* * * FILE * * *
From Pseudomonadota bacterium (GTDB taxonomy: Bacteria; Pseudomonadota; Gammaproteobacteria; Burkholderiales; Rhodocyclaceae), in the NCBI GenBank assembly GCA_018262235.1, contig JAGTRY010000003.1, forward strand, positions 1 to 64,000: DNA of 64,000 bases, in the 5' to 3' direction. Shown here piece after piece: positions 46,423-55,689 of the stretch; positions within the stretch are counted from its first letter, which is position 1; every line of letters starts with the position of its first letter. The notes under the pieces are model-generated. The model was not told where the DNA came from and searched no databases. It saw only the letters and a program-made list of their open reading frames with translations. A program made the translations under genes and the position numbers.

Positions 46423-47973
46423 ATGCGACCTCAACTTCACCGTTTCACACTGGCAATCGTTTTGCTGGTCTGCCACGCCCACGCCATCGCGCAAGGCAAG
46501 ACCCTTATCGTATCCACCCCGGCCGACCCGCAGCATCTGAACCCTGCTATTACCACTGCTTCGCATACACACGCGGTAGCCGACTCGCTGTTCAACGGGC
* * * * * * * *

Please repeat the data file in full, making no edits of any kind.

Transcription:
From Pseudomonadota bacterium (GTDB taxonomy: Bacteria; Pseudomonadota; Gammaproteobacteria; Burkholderiales; Rhodocyclaceae), in the NCBI GenBank assembly GCA_018262235.1, contig JAGTRY010000003.1, forward strand, positions 1 to 64,000: DNA of 64,000 bases, in the 5' to 3' direction. Shown here piece after piece: positions 46,423-55,689 of the stretch; positions within the stretch are counted from its first letter, which is position 1; every line of letters starts with the position of its first letter. The notes under the pieces are model-generated. The model was not told where the DNA came from and searched no databases. It saw only the letters and a program-made list of their open reading frames with translations. A program made the translations under genes and the position numbers.

Positions 46423-47973
46423 ATGCGACCTCAACTTCACCGTTTCACACTGGCAATCGTTTTGCTGGTCTGCCACGCCCACGCCATCGCGCAAGGCAAG
46501 ACCCTTATCGTATCCACCCCGGCCGACCCGCAGCATCTGAACCCTGCTATTACCACTGCTTCGCATACACACGCGGTAGCCGACTCGCTGTTCAACGGGC